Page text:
It seems a lot of people really love the way Southwest boards the plane. Although it is not a horrible method, I enjoy having my assigned seat. I want to know I have a window seat and I will be sitting next to my travel partner. If I get my ticket late, I know I might be in the center seat and I can prepare for that. If I have a middle seat at the front of the plane, I might check my bag, since I don’t want to risk not having the room. With Southwest, no matter what your boarding assignment might be, there is no guarantee for where I will be sitting and I don’t like that.
Even though I feel I am being jipped in some way, it all worked out. Even though with all four legs I had bad seating numbers (from B15 to B49) I was always able to sit next to my girlfriend and I got a window seat. I spoke with Brad Hawkins, a Southwest communications person, over the phone to see if Southwest was looking at ever going to assigned seats. He told me that they never say never, but when they last asked passengers what they wanted 2:1 wanted to keep the open seating, but quite a few voiced concerns about the boarding process. That is when Southwest started their pole boarding, making it a little more organized.
Boarding in this method, also provides them with additional revenue, which lets them keep prices lower and not charge the fees we see popping up with other airlines. It would also cost Southwest additional money, to set up a seat assignment system, against raising fares. No matter what you opinion is, it looks like open seating will be around for quite some time.
After going through the line up process, passengers started to back up in the jetway. The captain from the SEA-DEN leg came out and was talking to us. He ended up talking to me about what turbulence we could expect from SEA to DEN and why. It was pretty awesome he was out there. Those sort of things are what make the Southwest employees well known for their customer service and I always wonder why more airlines don’t encourage the pilot/customer interaction that Southwest pilots seem to have (plus I always love the ties they wear).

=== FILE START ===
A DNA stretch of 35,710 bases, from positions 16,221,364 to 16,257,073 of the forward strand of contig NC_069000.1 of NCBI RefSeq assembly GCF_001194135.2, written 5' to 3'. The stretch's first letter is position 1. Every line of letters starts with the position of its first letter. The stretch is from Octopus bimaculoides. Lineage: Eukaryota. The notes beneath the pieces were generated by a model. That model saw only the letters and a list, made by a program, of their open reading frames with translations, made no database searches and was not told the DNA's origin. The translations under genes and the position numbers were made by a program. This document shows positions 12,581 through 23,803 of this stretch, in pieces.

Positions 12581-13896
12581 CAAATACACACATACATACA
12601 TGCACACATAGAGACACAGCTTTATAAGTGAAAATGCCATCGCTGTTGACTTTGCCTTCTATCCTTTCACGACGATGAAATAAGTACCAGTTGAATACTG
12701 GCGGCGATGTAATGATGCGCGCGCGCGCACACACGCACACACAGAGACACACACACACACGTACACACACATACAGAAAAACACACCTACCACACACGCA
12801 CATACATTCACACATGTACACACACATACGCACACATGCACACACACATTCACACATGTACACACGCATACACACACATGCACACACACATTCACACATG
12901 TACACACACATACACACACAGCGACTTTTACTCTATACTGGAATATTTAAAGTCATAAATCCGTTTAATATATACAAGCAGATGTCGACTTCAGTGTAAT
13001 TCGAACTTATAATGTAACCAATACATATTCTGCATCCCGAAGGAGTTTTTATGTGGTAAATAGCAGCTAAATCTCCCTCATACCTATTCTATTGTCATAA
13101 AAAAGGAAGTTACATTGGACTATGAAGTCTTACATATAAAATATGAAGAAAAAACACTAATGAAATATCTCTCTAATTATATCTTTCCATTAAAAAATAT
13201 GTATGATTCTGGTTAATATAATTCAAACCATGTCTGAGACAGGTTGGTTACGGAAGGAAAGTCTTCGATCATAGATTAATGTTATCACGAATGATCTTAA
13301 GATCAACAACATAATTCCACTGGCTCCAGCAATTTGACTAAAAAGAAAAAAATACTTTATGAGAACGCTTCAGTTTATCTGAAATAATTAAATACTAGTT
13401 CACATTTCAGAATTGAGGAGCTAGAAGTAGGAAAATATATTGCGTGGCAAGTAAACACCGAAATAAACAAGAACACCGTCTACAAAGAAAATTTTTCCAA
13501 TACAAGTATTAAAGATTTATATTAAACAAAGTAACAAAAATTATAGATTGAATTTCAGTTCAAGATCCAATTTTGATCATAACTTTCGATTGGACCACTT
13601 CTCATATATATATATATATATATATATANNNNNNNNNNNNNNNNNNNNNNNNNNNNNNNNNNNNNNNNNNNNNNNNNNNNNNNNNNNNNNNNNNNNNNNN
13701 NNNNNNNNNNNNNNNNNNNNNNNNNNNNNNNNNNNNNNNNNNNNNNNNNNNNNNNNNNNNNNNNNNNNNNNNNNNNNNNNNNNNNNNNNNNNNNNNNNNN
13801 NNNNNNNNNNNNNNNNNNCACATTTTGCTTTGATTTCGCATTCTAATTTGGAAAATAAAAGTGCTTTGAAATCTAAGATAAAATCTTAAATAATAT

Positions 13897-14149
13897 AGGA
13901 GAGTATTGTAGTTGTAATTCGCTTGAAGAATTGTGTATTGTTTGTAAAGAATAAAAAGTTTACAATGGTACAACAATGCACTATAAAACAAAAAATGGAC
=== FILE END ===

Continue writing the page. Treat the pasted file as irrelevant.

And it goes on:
So, not only do I like to get a window seat, but one where I can easily get those winglet photos. You know those ones right? Photos with the airline’s logo/name on the winglet with other stuff in the background. They are extremely common, but dang it, I like to take them.
The gate location of the plane from SEA to DEN was hidden and I wasn’t able to check out what model it was (well duh on a 737, but what hundred?). When I got on the plane, I could easily tell it was an older Boeing 737. The seats looked brand new, it was very clean, but the aged bins, stark white walls and old lights and air vents gave it away. Sure enough it was a classic Boeing 737-300.
On both legs to Tampa, flight attendants told passengers the flight would be completely full and make sure to share. They made multiple statements to the fact that no one will be sitting with an empty seat, so be sure not to try to save it (each announcement was done in a friendly and fun manner). However, both the flights had quite a few empty seats (lucky to get empty middle seat from DEN to TPA, but in VERY last row). Maybe the flight was booked, but not all passengers made it or maybe it is a good motivator for people to share and get seated as soon as possible. Either way, not a big deal, but I have found when other airlines say it will be a 100% full flight, it is.
Unfortunately none of my flights had wireless internet. Southwest is currently installing Row44 on to their entire fleet. If I have internet access, I could care less what seating letter/number I have, but I will have to wait a little bit longer, but it will be happening.
Not that long ago Southwest was known as the “no-frills” airline. Yet now, they seem to be the “frills airline.” When others are charging for checked bags, carry-ons, getting an exit row, etc Southwest is doing what they always have been doing, providing cheap and friendly transportation to destinations around the United States. They have a very loyal following (including my father) and I think they really build a strong and positive relationship with most passengers. I look forward to flying with them again, but I will remember to check in a bit earlier next time or maybe even shell out the extra $10.